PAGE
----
raising little ones in the great outdoors

Ultrarunner Dad: Interview with Ty Draney

Ultrarunner Ty Draney has had a pretty good year. In September, 2008, he won the 50 mile distance at the Grand Teton Races in record time. He followed that up with a win at the Bear 100 a few weeks later. This September he won the 100 mile distance at this year’s Grand Teton Races, setting a course record in the process. He’s also a member of the Patagonia ultrarunning team. But he won’t tell you any of this.

“Running is a way of life,” Ty says. That’a a drastic understatment.  He has been running competitively for over 20 years, including high school and college. His “free” time is spent coaching the Star Valley High School Cross Country and Track teams and as race director for El Vaquero Loco 50k/25k.  Like many successful ultra runners, Ty has a “real” job. He teaches Spanish and enjoys himself the most while spending time outside with his family.  He has been married for 12 years to the former Andrea Baxter and they have three children — Jenna and Kayli, age 10, and Noah, age 6.”

I met Ty a couple years ago when I signed up for the El Vaquero Loco. Set in the Salt River range near Ty’s home in Afton, Wyoming, the course follows a rugged trail with 9,000 feet of climbing. Luckily for me, the 25k version only has half of that. After the race, I continued to follow Ty’s blog and I was impressed with the way he was able to blend a successful ultrarunning career with his professional career and family life. One picture stood out for me – Ty in running clothes pulling his kids through the snow in a plastic sled.

This summer, while running the Wasatch Back relay, I noticed a guy who looked a little familiar walking past. It was Ty, running with a team of his high school runners. We chatted at a couple of exchanges, and he was nice enough to pick up the reflective vest that I dropped out the window as I yelled “Go Star Valley!” Our team was mightily impressed that he would make that kind of effort to give his kids such a great experience in the middle of his summer vacation. I was mightily impressed that he was confident enough to wear the blazingly wild shorts his team had given him, even if it was the middle of the night.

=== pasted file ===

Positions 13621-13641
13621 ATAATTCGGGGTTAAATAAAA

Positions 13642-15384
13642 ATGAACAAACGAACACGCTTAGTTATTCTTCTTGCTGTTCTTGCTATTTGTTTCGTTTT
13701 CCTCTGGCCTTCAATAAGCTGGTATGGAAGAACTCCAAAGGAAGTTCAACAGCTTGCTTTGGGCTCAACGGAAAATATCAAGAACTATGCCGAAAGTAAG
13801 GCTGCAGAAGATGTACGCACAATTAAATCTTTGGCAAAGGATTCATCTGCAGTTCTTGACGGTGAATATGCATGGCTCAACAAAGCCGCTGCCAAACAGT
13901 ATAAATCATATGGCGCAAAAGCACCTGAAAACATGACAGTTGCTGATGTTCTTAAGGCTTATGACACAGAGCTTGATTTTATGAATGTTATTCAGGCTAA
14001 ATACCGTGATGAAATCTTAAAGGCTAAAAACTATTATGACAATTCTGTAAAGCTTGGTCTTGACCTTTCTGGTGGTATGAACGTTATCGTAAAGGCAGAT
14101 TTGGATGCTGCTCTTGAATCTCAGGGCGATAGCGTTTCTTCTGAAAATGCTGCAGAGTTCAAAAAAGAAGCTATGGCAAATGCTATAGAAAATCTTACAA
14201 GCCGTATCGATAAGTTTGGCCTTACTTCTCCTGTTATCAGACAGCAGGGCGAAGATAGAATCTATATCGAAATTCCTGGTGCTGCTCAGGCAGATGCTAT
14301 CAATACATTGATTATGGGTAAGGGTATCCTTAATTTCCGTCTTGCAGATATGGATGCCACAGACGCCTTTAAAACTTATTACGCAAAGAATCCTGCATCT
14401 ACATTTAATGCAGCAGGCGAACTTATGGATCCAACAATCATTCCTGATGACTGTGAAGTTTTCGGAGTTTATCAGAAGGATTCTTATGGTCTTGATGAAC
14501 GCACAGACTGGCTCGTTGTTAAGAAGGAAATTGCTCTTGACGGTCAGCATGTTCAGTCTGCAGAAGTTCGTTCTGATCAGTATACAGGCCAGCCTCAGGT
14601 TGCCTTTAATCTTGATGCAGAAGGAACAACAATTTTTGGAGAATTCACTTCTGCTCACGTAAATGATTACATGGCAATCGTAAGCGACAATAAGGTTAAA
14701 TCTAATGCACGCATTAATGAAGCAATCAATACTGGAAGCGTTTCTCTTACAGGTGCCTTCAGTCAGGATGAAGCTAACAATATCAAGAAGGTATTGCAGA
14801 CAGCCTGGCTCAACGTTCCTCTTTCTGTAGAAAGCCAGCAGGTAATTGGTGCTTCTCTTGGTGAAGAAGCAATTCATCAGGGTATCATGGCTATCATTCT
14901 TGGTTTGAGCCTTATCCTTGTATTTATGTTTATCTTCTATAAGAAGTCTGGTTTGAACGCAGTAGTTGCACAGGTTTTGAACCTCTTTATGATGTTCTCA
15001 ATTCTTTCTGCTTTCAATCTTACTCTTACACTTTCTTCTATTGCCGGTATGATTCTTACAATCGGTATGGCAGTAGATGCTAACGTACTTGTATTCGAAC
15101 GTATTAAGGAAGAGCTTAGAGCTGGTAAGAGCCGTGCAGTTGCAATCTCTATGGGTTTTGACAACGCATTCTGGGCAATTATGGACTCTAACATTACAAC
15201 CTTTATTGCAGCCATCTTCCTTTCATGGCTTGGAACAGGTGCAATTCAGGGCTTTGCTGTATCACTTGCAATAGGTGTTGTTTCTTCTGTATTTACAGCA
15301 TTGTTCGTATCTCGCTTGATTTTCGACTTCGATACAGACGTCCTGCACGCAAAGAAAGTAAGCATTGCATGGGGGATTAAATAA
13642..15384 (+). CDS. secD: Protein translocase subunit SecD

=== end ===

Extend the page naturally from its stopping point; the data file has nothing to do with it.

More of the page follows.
A month or so after this year’s Vaquero races, I ran into Ty again at a cross-country meet near our house. My daughter, Abby, was running in her first cross-country race. It was the first meet of the year, the so-called ‘mud run’ where runners navigate various obstacles including a canal swim and several passes through a mud pit. Most teams treat it as a fun kick-off to the season, and it looked more like Halloween than a sporting event. Ty’s team was no exception, but when the gun went off they were all business. His girl’s squad won the event in a flourish of sagging butterfly wings and ripped pantyhose.

A friend and I decided to run the Vaquero Loco 25k again this summer. I sat down with Ty and Andrea after all the runners had left the registration area.

Outdoor Parent: You’ve got so much stuff going on – the coaching, the racing, the family. How do you fit it all in?

Ty: I don’t know (laughter). I guess the best way to illustrate it would be, you know people say they wish there were more hours in the day? I’m really glad there’s not. There’d just be more stuff to do.

A lot of it kind of works together. The coaching part is the closest I come to getting paid to run. That gives me a couple hours after school to run, get my speedwork in. It does make it tougher to compete a little bit, especially in the spring with meets on the weekends.

I think the hardest thing is probably for Andrea because it all lumps together for her because I’m always just gone. It’s always running. We’re always having that, um, discussion. I’m recreating…

Andrea: This is personal running….

Ty: This is recreating running, this is work running. In my mind it’s pretty easy to separate that.

Andrea: For me it’s all the same. For Ty he’s got ultrarunning, cross-country, and track. He’s got every weekend, every day till six it’s running. And when he says he’s going to a race I’m like, “You were gone the last five weekends.” He says, “That was cross-country, this is ultrarunning.” Oh, that’s different, I’m still alone.

Ty: She always tells me that 10 p.m. to 7 a.m. is mine, however I want to use it. And I stick to that pretty well, especially with work and stuff I do that a lot. I get the kids to bed, put on the headlamp and get the dog and away we go. Or I’ll get up really, really early and try not to nap the rest of the day. There’s some give and take, no doubt about it.

OP: Andrea, what’s your thing? what does Ty support you in?

The Draney kids cheer on dad

The Draney kids cheer on dad

Andrea: Oh, well…

Ty: She’s headed to Europe in a couple weeks…

Andrea: And he hasn’t even complained, he’s like “Oh yeah, whatever you want, have fun.” He’s always good that when I get my time, which I don’t know is very often (Ty laughs), that he’s happy and just says go and have a fun time. And when he goes I’m not quite as enthusiastic.

OP: That sounds kind of familiar.

OP’s wife Jennie: I say “He’s going to come in the door and I’m going to walk right out.”

Andrea: Yes!

Jennie: And then he gets there and I think, “Oh, I haven’t seen you” and I don’t go.

Andrea: But a lot of mine kind of coincide with his. I love travel and photography and you can kind of take those with you on a race. And the anniversary where we went to Hardrock I’d always wanted to go to Colorado and it was lots of fun, it was beautiful so it works pretty well together.

….to be continued on Monday.

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